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New DVD from Plainfield fiber artist adds new dimension to handmade quilts

New DVD from Plainfield fiber artist adds new dimension to handmade quilts

PLAINFIELD – Quilters: Looking to add texture and dimension to traditional or art quilts?

In her 76-minute DVD, “Heirloom Sewing Techniques for Today’s Quilter,” experienced Plainfield quilter Cheryl Sleboda shows how to add pleats, tucks and smockings to quilts.

The DVD is useful for quilters without a sewing background and/or those who find it easier to learn by demonstration than written instructions. Nevertheless, viewers do need basic quilting experience.

“This is not ‘Quilting 101,’” Sleboda said.

“Heirloom Sewing Techniques for Today’s Quilter" was shot with the camera looking down at Sleboda’s work, so the viewer sees what the quilter sees, Sleboda said. The skills offered can be incorporated into nearly any pattern, she added.

“People have been using these techniques as far back as people have been making decorative clothing,” Sleboda said. “But using them in quilts is new.”

Why would a quilter want to add texture and dimension? Several reasons, Sleboda said. Oftentimes, when people hear “quilt,” they think of fabric squares that have been stitched together to form a pattern on a flat surface.

However, modern quilts have evolved past the two-dimensional coverlets that only adorned beds and the back of couches, Sleboda said. Some quilts today are designed as art or decorative pieces, to be hung on a wall and admired, she added.

In other cases, textures on baby quilts fascinate infants; on lap quilts they soothe patients with Alzheimer’s disease, Sleboda said. But whether quilters wants to add simple texture here and there or design a pictorial landscape, Sleboda’s DVD can help them do it.

“It’s a list of techniques people can add to their arsenals,” Sleboda said.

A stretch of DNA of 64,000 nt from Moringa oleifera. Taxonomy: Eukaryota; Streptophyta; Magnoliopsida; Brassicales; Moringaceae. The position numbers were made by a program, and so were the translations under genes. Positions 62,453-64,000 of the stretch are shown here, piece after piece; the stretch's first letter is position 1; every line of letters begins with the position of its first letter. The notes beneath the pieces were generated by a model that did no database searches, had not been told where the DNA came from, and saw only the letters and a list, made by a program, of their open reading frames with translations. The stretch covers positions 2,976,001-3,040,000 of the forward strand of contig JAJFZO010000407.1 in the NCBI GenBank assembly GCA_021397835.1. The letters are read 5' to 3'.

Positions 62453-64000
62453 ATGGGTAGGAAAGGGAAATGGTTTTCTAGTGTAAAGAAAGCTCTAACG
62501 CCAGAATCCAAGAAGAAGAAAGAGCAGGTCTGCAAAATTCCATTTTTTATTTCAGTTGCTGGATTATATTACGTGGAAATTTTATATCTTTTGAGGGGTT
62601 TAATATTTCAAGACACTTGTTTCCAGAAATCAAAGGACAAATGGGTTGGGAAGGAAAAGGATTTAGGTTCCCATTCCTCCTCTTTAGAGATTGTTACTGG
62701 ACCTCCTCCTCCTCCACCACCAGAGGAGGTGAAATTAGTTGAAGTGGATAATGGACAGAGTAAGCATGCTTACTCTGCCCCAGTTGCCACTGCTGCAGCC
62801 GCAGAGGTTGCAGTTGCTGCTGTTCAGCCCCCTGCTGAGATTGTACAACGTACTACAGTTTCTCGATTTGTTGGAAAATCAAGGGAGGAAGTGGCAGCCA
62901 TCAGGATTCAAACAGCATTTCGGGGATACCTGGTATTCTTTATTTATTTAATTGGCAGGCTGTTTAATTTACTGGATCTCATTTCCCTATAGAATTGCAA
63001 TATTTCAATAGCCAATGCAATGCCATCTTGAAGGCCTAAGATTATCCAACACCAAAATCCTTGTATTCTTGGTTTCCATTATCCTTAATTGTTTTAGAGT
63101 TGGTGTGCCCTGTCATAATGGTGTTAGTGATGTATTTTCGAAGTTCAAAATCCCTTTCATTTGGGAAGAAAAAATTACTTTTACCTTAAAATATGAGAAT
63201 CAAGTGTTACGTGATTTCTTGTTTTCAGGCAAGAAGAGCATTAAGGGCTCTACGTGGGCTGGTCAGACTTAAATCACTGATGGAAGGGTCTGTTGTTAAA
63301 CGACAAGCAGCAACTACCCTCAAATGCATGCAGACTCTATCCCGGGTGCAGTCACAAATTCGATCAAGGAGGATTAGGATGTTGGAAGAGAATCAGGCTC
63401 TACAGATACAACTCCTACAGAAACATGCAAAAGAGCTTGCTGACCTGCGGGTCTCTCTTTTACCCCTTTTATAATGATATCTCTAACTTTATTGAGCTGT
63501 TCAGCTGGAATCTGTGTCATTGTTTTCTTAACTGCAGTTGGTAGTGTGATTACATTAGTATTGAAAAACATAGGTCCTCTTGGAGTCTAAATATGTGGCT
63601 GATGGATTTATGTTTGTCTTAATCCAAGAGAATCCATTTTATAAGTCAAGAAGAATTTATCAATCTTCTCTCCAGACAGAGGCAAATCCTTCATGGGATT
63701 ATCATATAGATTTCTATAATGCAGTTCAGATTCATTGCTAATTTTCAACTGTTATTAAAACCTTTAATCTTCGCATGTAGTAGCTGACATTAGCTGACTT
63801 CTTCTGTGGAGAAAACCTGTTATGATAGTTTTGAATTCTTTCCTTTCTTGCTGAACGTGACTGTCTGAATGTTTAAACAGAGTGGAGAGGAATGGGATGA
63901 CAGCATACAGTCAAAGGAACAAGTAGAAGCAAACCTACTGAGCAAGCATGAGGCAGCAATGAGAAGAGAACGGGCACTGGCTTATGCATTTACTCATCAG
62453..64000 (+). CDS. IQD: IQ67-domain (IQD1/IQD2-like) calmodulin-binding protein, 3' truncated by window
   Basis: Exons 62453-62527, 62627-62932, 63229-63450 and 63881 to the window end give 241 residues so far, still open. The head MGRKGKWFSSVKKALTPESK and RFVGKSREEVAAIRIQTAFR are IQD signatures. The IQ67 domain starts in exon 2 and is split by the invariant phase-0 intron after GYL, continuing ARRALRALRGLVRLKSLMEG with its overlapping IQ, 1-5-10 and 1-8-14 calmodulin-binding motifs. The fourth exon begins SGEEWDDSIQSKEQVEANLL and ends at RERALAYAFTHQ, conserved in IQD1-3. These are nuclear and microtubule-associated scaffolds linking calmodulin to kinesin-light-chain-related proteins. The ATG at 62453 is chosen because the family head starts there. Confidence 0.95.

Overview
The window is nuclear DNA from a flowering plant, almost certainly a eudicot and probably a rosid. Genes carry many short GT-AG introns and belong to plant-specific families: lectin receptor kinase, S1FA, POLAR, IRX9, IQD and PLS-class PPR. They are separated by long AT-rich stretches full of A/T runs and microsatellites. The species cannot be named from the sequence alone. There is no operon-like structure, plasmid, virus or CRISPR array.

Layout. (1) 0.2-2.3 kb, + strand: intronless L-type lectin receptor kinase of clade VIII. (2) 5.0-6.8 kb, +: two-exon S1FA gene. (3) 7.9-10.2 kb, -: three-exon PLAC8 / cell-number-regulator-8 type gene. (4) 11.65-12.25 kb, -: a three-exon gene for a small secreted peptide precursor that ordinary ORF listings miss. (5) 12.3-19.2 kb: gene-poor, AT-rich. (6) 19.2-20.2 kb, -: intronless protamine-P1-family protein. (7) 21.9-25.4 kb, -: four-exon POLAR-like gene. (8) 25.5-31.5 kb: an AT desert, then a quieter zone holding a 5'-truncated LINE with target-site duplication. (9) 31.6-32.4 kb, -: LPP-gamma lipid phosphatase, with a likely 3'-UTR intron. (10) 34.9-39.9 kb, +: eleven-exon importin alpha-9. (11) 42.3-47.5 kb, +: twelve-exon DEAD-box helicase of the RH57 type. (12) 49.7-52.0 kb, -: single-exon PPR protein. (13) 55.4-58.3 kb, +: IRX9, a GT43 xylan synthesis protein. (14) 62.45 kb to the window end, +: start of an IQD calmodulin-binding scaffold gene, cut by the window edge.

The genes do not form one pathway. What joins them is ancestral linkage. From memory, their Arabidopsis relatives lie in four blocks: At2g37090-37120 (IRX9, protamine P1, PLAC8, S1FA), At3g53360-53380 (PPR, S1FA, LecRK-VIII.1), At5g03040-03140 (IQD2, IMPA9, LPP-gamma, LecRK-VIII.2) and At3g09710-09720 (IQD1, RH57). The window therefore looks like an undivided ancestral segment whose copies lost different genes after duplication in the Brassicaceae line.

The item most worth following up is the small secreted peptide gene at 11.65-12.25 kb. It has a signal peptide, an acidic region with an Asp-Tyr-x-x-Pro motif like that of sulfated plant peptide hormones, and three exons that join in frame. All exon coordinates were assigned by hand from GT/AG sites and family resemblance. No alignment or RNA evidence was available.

On her website at, Sleboda identified herself a fiber artist, one who incorporates non-traditional elements into her work, such as LEDs and circuity.

Sleboda has gradually built her arsenal. Originally from Midlothian, Sleboda said she learned to sew in home economics in grade school and high school, but didn't tackle quilting until 18 years ago.

Sleboda has appeared on Quilting Arts TV and featured in two quilting magazines, Quilting Arts and Generation Q, according to a news release from Sleboda.

Sleboda has received awards at major quilt shows and been published in show catalogues, and is available for lectures and workshops.

“Heirloom Sewing Techniques for Today’s Quilter,” is not the first resource she’s designed for quilters.

About a year ago, Sleboda designed a template for Canadian smocking, which is done by stitching fabric together on the back in such a way as to create a woven look on the front. The template comes with a set of written instructions and takes the guessing out of smocking, Sleboda said.

Part of the fun for today’s quilters, Sleboda said, is that they can draw on the experiences of foremothers and grandmothers, as well as newest techniques and tools as they are developed.

“It’s an exciting time to be a quilter,” Sleboda said. “The sky’s the limit.”



Purchase “Heirloom Techniques for Today’s Quilter” ($24.99) and the Canadian smocking template ($22) at

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